And remember: DO NOT get this in your pet’s eyes or let them lick it at length off of their haircoat.
Part of pet ownership is often running damage control, and part of that is thinking ahead and being prepared for things like this.
Part of being a professional pet groomer is having these products on hand for your clients as well as being able to navigate a skunked dog coming into the salon in a state of emergency or happenstance.
So if this happens and you are able to get in contact with a professional groomer to handle the situation while keeping your pet contained until your appointment time, that is probably in your best interest.
Typically it’s the head, face and neck areas of the dog that always get hit the worst because this is the part of the dog making the closest encounter with a business end of a skunk.
But these areas are also difficult to thoroughly treat due to the sensitivity of the eye tissue and mucous membranes and the fact that most dogs are extremely nauseous and drooling due to having this acrid liquid in their face and so near their nose- which is incredibly sensitive.
Concerning the skin and hair of the face and head, you will need to apply a separate method of cleansing this area and rinsing it to keep the eyes safe.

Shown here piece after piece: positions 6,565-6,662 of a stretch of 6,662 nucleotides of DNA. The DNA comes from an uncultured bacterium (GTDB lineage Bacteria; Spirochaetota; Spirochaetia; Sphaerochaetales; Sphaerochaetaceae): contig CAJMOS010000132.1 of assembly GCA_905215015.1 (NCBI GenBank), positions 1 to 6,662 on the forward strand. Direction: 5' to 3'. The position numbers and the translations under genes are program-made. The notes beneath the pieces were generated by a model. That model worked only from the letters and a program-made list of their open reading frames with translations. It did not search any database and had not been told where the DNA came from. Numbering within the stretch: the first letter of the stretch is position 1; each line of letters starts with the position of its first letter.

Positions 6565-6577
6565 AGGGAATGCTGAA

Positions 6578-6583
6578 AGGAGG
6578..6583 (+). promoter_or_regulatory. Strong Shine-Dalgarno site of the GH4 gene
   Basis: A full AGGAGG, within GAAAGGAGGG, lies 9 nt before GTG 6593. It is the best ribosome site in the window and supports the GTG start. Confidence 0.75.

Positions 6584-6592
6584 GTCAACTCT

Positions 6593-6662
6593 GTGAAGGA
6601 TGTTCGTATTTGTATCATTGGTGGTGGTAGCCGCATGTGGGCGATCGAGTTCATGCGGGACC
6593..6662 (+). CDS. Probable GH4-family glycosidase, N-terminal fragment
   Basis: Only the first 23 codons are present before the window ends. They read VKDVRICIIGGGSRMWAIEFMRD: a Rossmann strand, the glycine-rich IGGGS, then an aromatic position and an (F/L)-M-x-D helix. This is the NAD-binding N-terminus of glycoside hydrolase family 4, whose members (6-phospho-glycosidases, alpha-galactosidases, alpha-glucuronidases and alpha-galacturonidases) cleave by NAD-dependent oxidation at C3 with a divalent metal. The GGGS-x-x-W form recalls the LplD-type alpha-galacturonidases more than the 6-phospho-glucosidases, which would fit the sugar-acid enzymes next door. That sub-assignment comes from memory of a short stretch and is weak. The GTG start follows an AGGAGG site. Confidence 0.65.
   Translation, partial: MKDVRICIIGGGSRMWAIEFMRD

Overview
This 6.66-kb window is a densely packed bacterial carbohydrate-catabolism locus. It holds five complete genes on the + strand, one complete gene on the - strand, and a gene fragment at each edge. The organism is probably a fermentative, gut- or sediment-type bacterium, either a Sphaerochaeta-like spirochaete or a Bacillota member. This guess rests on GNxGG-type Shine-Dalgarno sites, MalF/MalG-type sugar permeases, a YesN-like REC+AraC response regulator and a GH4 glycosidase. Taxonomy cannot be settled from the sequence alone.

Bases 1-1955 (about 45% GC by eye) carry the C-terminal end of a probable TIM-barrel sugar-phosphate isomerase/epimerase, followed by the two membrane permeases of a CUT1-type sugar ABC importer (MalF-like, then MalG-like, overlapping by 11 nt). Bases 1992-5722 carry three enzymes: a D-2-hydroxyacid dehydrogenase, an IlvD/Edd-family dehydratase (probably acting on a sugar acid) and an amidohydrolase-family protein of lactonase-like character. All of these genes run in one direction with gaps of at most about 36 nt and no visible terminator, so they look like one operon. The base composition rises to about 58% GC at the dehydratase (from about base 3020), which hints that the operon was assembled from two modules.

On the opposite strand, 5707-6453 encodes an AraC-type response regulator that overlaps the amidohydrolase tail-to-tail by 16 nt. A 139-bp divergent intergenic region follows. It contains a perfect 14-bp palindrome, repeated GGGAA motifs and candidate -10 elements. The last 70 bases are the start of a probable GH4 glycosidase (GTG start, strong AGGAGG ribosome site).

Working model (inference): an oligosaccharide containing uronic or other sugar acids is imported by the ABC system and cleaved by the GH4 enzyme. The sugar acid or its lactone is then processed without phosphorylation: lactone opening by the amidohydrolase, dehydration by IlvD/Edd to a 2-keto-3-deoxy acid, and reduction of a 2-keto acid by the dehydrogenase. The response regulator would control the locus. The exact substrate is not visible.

Once you have corralled your dog in a safe area somewhere inside your home or garage and away from that monstrous skunk so that they feel safe, go and grab your deskunking products and get them ready to go into the tub or laundry basin.
I do not recommend trying to wash your dog in the backyard with cold hose water in the middle of the night; just my professional and empathetic opinion.
If you can get them safely into a laundry sink, shower basin or a bath tub, that is best. Before moving them into a bathroom I recommend removing or moving your shower curtain and bathroom rugs or any other type of fabric material away from the tub onto where he could shake water and soap and skunk odor.
Once he is in the bathing area, **do not pre-wet his coat with water!**
**This part is incredibly important!**
If you wet his coat you are making it very hard for your cleansing product to grab onto the skunk spray sitting on his coat and giving it a chance to ride around on the surface of the water and deposit more deeply into his hair and skin.
Drench him thoroughly with your homemade rinse or cover him thoroughly with your deskunking shampoo. Massage this by hand into the coat and expect that you’re going to get a little wet and a little smelly in the process.
Per the manufacturer guidelines, once the ready to use products are massaged and lathered deeply into the coat, give them the recommended adequate development time in order to fully do their job.